I have shares registered in the name of a trust, what are the transfer requirements?
Answer: There are two situations depending on whether the trustee is named in the registration, or the certificate is in the name of the trust itself. A certificate should never be registered in the name of an entity if there is no agreement or legal documents creating the entity and providing for the administration of the assets held by the entity.
If the trustee appears on the certificate then all that is required are the normal transfer requirements for an individual, if the trustee is a person. The trustee would endorse the certificate as the trustee and have his or her signature guaranteed. If the trustee is a corporate entity, then we would require documents identifying those who could sign on behalf of the corporation; the individual(s) named would have to endorse the certificate and have his/her (their) name(s) guaranteed.
If the certificate is in the name of the trust, then the agreement or document (the original or certified copy) creating the trust must be presented with the transfer request, and the appropriate parties named in the trust document must endorse the certificate and have their signatures guaranteed.
I am the executor of an estate, how do I transfer certificates held in the name of the deceased?
Answer: This form is to be used by an Executor or Administrator of the estate to transfer securities registered in the name of the deceased to the Estate of the Deceased or to a Beneficiary of the Estate. The Declaration must be sworn before a Judge, Justice of the Peace, Notary or any person that is permitted to take affidavits to be used in Provincial or Federal courts.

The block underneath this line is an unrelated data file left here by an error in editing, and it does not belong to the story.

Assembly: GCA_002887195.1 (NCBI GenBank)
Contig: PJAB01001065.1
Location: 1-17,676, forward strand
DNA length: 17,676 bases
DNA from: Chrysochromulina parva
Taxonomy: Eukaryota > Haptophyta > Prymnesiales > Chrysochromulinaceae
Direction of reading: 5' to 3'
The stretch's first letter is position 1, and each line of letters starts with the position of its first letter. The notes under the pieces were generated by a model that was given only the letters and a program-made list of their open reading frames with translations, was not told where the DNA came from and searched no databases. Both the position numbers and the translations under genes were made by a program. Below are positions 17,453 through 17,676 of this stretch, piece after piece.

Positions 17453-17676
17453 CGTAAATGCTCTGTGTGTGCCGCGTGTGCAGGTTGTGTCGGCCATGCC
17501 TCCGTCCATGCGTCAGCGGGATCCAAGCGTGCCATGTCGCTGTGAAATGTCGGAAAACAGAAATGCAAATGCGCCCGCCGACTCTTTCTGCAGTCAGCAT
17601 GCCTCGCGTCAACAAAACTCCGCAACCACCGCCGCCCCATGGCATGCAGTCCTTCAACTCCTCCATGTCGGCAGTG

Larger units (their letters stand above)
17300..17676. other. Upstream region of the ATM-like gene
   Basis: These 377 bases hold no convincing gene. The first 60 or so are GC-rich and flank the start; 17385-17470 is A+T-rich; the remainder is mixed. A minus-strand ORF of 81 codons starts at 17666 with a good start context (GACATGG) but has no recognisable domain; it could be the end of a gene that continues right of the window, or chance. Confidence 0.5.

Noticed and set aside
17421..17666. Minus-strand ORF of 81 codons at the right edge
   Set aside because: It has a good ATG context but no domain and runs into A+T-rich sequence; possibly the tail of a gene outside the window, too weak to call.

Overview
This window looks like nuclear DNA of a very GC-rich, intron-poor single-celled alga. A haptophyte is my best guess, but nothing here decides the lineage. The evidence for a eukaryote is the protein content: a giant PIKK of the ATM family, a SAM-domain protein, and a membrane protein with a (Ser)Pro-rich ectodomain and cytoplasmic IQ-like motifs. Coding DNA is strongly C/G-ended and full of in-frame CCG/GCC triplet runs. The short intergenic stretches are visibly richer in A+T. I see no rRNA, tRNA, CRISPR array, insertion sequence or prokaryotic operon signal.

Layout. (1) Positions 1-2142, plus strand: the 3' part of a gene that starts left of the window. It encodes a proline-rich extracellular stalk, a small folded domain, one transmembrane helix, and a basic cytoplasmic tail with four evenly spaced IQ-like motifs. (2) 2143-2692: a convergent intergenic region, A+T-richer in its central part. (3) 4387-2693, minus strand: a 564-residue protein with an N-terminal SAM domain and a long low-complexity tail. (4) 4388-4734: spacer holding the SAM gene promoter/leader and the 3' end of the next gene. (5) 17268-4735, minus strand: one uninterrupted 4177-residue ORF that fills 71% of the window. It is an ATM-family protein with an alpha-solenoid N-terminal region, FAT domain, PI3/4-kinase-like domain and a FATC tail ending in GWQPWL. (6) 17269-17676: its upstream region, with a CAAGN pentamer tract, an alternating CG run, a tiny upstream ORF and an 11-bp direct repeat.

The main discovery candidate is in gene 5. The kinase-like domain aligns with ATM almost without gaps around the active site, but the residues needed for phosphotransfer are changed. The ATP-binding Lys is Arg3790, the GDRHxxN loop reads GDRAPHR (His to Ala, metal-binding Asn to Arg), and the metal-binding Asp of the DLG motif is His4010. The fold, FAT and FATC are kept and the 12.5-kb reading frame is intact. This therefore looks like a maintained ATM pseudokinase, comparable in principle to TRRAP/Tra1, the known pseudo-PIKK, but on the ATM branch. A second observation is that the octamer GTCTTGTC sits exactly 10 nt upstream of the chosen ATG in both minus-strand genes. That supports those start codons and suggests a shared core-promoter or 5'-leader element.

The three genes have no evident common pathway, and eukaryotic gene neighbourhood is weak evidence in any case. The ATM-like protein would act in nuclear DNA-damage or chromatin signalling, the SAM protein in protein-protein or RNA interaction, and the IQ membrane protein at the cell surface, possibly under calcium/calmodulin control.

The original certificate must be provided with the completed Declaration and the Certificate must be endorsed by the executor and guaranteed by a Schedule I Canadian Bank or a financial institution that is a member of a recognized Medallion Signature Guarantee Program.
The form must be accompanied with an original or notarized Copy of the Letters Probate or a Probate Bond of Indemnity. To transfer the securities to the beneficiary, the executor must complete the registration panel indicating that the securities are to be transferred directly to the beneficiary.